It is all about our Savior. I encourage you to move forward with these thoughts in mind. Much love to you, my brother.

Kaysville, UT

Sometimes the worry and stress from never achieving something is what prevents us from achieving it.


Just have a little faith. When I aged out of the YSA ward I went to the family ward and it was the best experience. I was called as RS President, I was always treated with the upmost respect and they loved me. My testimony was strengthened in the Savior and after the singles ward it was what I needed, a renewed focus on the Savior and an opportunity to forget myself. In the midst of this service (and not even looking) I met my husband-- in the family ward. When I left the singles ward I felt much of the same things but I knew that Heavenly Father had a plan for me and I needed to trust him..."aging out" was the best thing that ever happened to me.

BYU Fan in DC
Washington, DC

From someone who aged out, I suggest attending a family ward where you are needed and getting involved in your calling as much as you can. Singles ward callings are often superficial and do not require that much work. However, family wards need more heavy-lifting especially with programs for youth, young children, new members, etc.

If you attend a family ward and get a meaningful calling like I did, you may still attend singles events. The best part, people will not know who you all that well, but may remember you from when you attended there ward. And when they learn that you go to a family ward and have some cool calling with primary, youth, etc... they will be interested. Personally, being mysterious to the opposite sex can often lead to the right girl or guy being interested.

Provo, UT

As a 33-year-old single, I get it. I get the feeling of not fitting into a family ward, and the awkward pauses when you try to have a conversation about something other than raising children. While I can't speak for Aged Out Guy, I can speak for myself and some things I have learned from my own experience:
1. Understand that God has an individual plan for you, and this plan probably won't look like someone else's plan. It's okay if it doesn't look the same as others' plans. If you feel like you're doing what you can to further your own salvation, you're in the right place--even if it isn't what you or others see as the ideal situation.
2. Find a niche in your ward. I found my place in Primary to be a great blessing. Children are so loving and nonjudgmental.
3. Know that God loves you, and that His love is individual. If you seek God's guidance, He will lead you to where you can perform His work. Everything else will fall into place, regardless of marital status.

Susan in VA
Alexandria, VA

When we first joined the Church my daughter was in her early 20s and she hated the singles ward for just that reason. Rather than leave the Church, which she truly believed in, she joined our family ward.... and she did marry. She hated that the central theme in the singles ward was "match making" and she wanted to concentrate on the Gospel. Aged out Guy may actually be happier in a family ward and find the love of his life because of it.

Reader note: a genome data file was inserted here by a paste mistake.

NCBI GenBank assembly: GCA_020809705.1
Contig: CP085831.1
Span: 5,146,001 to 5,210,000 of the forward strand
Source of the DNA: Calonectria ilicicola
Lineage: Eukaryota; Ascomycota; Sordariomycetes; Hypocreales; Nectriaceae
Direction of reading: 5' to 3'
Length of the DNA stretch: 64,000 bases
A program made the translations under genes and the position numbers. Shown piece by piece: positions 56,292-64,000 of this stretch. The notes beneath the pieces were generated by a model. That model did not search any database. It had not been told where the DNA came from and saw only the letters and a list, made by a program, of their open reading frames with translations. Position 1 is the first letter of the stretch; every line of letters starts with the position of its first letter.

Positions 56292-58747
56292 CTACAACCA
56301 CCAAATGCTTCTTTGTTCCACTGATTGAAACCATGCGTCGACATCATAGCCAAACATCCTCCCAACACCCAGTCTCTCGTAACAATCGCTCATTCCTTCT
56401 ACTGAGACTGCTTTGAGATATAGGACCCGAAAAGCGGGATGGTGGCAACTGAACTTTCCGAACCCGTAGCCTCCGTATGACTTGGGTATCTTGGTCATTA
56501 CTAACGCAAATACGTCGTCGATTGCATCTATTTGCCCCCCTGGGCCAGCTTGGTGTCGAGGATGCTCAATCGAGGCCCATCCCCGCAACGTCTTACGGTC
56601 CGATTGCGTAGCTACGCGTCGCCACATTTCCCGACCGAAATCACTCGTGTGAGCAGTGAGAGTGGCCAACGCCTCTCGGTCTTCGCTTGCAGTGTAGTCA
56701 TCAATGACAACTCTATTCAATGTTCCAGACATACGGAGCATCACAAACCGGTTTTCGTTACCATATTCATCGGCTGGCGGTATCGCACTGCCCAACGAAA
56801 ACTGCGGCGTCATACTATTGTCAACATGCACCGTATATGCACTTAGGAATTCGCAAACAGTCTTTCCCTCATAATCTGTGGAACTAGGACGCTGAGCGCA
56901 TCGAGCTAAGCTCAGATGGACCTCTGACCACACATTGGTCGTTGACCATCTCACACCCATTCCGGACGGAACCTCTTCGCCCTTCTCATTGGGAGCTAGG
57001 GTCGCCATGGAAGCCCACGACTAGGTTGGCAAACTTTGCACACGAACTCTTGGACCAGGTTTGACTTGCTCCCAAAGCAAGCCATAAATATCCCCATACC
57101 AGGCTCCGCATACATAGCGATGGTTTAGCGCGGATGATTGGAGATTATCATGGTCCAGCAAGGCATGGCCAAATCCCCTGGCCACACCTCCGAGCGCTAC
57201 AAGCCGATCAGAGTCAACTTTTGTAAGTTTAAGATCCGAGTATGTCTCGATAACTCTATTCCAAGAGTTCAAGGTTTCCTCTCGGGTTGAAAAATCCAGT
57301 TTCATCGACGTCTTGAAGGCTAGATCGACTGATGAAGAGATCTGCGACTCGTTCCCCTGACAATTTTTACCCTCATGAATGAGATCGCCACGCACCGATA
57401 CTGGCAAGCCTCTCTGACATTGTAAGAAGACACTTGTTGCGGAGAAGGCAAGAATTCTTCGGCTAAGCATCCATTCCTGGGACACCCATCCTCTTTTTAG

Salt Lake City, UT

We love the singles in our ward. They make such a great contribution, and are absolutely vital to our ward family. I know that it's hard to be an older single (I was one, too), but the opportunities to serve and love are expanded in a non-YSA ward. Serving and loving bring us closer to God, and bring us happiness. BTW, most non-YSA wards are filled with beautiful, intelligent, and engaging single women. Ours is.

Bountiful, Utah

I have a son going trough this same thing and these single wards are mericiless. Many of these people are single for a reason. They are not kind for the most part and selfish many times. Some are great but all seem to be for themselves. Many are lacking compassion and not looking for a regular guy but want the general authority, bishop or money man. Values for the good person seem to go out the window. Good brethren and sisters are often used in these wards and cast aside. Its a shame that most of these girls and guys don't see the potential in anyone who isn't the GQ or model type.

Bountiful, UT

It's not often I find myself disagreeing with Joseph Smith but when he is wrong, he is wrong. The article quotes Joseph Smirh as saying. "All things in our religion are appendages to the atonement of Jesus Christ". .... The reason for our existence is so we can experience happiness (Joseph Smith). Take that away and everything else is meaningless including our religion. The good news of the Gospel is the happiness that we can have. All things are appendages to this potential happiness. This includes our religion ... AND ... The atonement of Jesus Christ. Take away the potential for happiness and the atonement of Jesus Christ would be pointless.

Poplar Grove, UT

If this guy lives in Utah he should find something he likes to do that isn't religion based and go do it. If you live in the suburbs of SLC most people are mormons anyway(good chance he meets a mormon or two if he joins an adult softball league or something of that nature), and he doesn't have to deal with the your still not married judgement, but can meet a nice mormon girl. And I know it's hard, but stop trying so hard, the two worst things a single guy can do is smell bad and be desperate.


To Aged Out Guy "being single in a church full of married people" isn't really accurate, there are many single people of every age in any church. My take is you are feeling like a failure mostly because of expectations you are imposing on yourself. Just enjoy being who you are and happiness will come.

My family history of two uncles on one side and one aunt on the other side never getting married tells me that you can be happy without marriage. My favorite aunt and uncle were both single. And, then there is me, who didn't get married until I was 37 and it is a good thing for me as I view myself as not being ready before then.